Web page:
After marrying, Rebekah would have managed Isaac’s household. Instead of tending sheep, Rebekah would have dealt primarily with sheep products: wool, milk, meat and skins. “Dairy products constituted an important category of food in ancient Israel. Whenever possible, milk was drunk to quench thirst…and it was available in abundance for consumption and processing.”[6] Like the wives of other sheepherders, Rebekah would have made yogurt, butter, curds, and dry cheese. She would have prepared lamb and game for special meals that included meat.

Sheep were shorn once a year. “Shearing was an event that brought together many people who were engaged in controlling and shearing the animals, and like during the gathering of other crops, it was an occasion for great celebration (1Sam.25, 2 Sam 13:23-28) during which food and drinks were offered.”[7] Likely Isaac, Rebekah, Isaac’s employees and their wives enjoyed the festivities at shearing time. Once the wool was cut, it had to be cleaned, spun into yarn and woven into fabric—activities that would have been familiar to Rebekah.

Leaving Her Family

Did Rebekah have doubts about marrying a man she’d never met? Did she regret leaving Nahor and all that was familiar? When her mother and brother asked her, “Will you go with this man?” she answered, “I will go.” The decision was Rebekah’s, and, for several reasons, I believe she left with confidence in the future.

  1. She expected to marry and become part of her husband’s life. In Rebekah’s culture, parents arranged marriages for their children and formalized negotiations with gifts and pledges. Young women prepared themselves to become wives and mothers because the role of wife and mother was important, as her family acknowledged.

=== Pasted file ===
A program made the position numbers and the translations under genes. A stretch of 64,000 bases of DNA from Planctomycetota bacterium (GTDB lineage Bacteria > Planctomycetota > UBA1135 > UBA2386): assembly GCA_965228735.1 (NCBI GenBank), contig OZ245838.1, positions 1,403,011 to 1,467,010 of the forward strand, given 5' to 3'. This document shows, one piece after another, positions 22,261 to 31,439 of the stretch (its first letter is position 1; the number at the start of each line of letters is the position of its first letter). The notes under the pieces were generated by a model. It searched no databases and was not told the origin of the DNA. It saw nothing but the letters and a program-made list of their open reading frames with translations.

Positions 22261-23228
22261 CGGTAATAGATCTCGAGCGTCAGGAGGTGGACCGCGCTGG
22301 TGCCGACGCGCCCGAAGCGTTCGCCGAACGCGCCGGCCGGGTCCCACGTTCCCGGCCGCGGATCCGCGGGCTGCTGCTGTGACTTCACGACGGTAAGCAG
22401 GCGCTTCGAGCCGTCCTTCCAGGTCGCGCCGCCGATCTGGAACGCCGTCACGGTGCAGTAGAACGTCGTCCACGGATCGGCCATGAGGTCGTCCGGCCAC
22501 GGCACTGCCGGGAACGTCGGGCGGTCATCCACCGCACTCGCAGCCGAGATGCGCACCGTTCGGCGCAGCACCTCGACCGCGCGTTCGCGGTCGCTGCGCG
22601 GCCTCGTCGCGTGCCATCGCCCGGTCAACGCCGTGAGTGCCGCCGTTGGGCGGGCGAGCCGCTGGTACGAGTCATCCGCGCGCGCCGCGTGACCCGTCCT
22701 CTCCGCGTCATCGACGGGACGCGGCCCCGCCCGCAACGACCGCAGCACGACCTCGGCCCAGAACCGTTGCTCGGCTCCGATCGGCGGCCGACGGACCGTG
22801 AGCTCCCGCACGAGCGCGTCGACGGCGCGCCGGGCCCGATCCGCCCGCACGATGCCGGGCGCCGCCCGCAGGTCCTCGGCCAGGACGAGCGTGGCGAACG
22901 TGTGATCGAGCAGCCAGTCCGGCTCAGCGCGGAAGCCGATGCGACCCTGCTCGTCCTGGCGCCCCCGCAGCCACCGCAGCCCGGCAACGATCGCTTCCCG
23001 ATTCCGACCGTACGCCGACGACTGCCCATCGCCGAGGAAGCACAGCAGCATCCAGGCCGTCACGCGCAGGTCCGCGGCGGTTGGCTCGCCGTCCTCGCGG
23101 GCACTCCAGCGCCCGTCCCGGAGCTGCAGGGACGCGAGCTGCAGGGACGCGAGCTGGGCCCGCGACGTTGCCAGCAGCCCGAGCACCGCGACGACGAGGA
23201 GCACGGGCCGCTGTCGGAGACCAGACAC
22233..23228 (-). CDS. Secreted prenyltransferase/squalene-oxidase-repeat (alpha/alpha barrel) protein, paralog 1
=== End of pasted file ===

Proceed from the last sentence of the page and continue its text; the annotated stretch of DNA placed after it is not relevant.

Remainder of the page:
“Our sister, may you become the mother of thousands of ten thousands; and may your descendants possess the gates of those who hate them” (Genesis 24:60).

  1. God brought Isaac and Rebekah together. He identified Rebekah in a word-by-word fulfillment of the servant’s prayer. Everyone immediately involved—the servant, Rebekah, her brother, mother and father—acknowledged that God orchestrated the match.

“. . . The thing comes from the LORD; we cannot speak to you either bad or good Here is Rebekah before you, take her and go, and let her be your master’s son’s wife, as the LORD has spoken” (Genesis 24:50-51).

  1. Rebekah saw evidence of a good life ahead. Jewelry and clothing

    English: ABRAHAM’S SERVANT GIVING JEWELS TO REBEKAH.—Genesis xxiv. 22. Русский: Слуга Авраама дарит драгоценности Ревекке (Быт. 24:22) (Photo credit: Wikipedia)

    presented by a wealthy suitor paid for the privilege of taking a valuable daughter from her family. The splendor of the gifts the suitor presented was a foretaste of what was in store for the bride.